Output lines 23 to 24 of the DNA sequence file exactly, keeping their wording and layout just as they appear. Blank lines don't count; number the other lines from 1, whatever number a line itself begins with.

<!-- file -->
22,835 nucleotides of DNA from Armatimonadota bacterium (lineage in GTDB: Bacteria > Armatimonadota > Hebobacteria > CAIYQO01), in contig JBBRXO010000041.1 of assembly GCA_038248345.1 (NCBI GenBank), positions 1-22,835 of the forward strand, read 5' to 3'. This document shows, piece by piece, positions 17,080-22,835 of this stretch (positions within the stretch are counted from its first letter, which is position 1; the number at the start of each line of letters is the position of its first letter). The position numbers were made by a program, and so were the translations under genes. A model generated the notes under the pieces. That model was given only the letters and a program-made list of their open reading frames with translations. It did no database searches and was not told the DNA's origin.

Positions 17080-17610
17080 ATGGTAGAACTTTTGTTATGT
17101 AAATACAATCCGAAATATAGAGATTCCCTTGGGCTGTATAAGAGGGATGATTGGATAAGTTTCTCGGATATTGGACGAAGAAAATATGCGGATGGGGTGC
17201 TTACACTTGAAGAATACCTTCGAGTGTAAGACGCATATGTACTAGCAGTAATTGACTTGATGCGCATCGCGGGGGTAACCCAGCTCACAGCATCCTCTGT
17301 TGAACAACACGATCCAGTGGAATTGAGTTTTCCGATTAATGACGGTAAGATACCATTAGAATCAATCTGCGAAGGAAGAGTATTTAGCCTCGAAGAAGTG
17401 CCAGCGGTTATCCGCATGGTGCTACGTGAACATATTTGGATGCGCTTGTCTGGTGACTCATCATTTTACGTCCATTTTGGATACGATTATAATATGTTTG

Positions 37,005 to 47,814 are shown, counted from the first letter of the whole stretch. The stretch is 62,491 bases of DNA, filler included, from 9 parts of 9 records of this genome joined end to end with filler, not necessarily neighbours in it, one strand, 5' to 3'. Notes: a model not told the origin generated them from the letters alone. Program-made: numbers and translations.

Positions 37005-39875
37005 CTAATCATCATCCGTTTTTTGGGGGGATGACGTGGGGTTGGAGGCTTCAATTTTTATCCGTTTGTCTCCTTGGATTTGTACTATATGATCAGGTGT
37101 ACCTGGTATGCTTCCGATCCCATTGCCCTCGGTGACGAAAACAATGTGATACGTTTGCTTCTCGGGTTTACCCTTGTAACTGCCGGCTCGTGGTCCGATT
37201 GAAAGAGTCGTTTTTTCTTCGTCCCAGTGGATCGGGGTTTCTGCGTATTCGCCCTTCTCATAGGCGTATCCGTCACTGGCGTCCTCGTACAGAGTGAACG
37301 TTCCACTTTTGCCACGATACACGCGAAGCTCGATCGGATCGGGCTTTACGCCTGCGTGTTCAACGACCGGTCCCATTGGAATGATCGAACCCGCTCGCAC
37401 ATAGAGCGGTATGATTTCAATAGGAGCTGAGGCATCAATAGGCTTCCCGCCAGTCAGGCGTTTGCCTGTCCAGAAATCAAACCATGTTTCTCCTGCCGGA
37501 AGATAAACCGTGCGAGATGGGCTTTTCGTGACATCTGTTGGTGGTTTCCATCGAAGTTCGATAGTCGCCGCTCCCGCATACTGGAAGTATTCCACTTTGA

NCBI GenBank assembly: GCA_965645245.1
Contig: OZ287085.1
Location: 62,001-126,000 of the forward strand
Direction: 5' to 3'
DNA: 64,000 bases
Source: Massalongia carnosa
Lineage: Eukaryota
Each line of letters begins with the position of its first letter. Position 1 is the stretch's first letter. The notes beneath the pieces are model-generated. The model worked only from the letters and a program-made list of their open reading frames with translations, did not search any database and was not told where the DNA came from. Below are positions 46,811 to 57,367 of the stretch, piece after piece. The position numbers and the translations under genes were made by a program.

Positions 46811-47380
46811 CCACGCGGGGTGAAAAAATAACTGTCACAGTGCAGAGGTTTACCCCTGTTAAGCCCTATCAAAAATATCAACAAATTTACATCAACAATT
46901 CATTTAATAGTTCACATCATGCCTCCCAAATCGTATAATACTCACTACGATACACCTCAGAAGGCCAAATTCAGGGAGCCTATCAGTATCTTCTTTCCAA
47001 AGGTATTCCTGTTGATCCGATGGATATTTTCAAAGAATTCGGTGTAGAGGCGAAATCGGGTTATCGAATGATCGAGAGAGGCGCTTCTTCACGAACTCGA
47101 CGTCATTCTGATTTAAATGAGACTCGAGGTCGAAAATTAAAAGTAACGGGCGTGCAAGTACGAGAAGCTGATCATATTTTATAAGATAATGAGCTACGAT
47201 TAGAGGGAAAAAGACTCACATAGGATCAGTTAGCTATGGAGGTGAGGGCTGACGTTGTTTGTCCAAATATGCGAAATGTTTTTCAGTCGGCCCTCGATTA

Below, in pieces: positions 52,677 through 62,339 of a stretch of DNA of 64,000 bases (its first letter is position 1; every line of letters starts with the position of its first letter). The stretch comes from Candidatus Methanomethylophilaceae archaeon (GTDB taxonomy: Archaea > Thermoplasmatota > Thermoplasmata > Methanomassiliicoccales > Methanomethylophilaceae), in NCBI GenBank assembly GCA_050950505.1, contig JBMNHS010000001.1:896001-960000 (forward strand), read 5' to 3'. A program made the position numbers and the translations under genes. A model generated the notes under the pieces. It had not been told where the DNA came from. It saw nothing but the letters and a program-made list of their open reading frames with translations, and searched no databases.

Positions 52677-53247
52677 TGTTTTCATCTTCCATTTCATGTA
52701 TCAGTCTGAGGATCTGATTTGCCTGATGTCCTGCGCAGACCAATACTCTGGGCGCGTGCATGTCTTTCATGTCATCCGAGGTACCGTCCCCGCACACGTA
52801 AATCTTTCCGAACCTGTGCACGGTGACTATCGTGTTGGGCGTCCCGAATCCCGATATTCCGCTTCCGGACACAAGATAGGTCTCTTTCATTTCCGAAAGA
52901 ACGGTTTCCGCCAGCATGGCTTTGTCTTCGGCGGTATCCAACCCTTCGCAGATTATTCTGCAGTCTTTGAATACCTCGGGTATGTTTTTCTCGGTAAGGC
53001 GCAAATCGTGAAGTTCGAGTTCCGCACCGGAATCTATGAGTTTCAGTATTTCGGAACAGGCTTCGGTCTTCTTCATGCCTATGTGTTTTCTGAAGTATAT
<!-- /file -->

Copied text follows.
Each line of letters begins with the position of its first letter. Position 1 is the stretch's first letter. The notes beneath the pieces are model-generated. The model worked only from the letters and a program-made list of their open reading frames with translations, did not search any database and was not told where the DNA came from. Below are positions 46,811 to 57,367 of the stretch, piece after piece. The position numbers and the translations under genes were made by a program.

Positions 46811-47380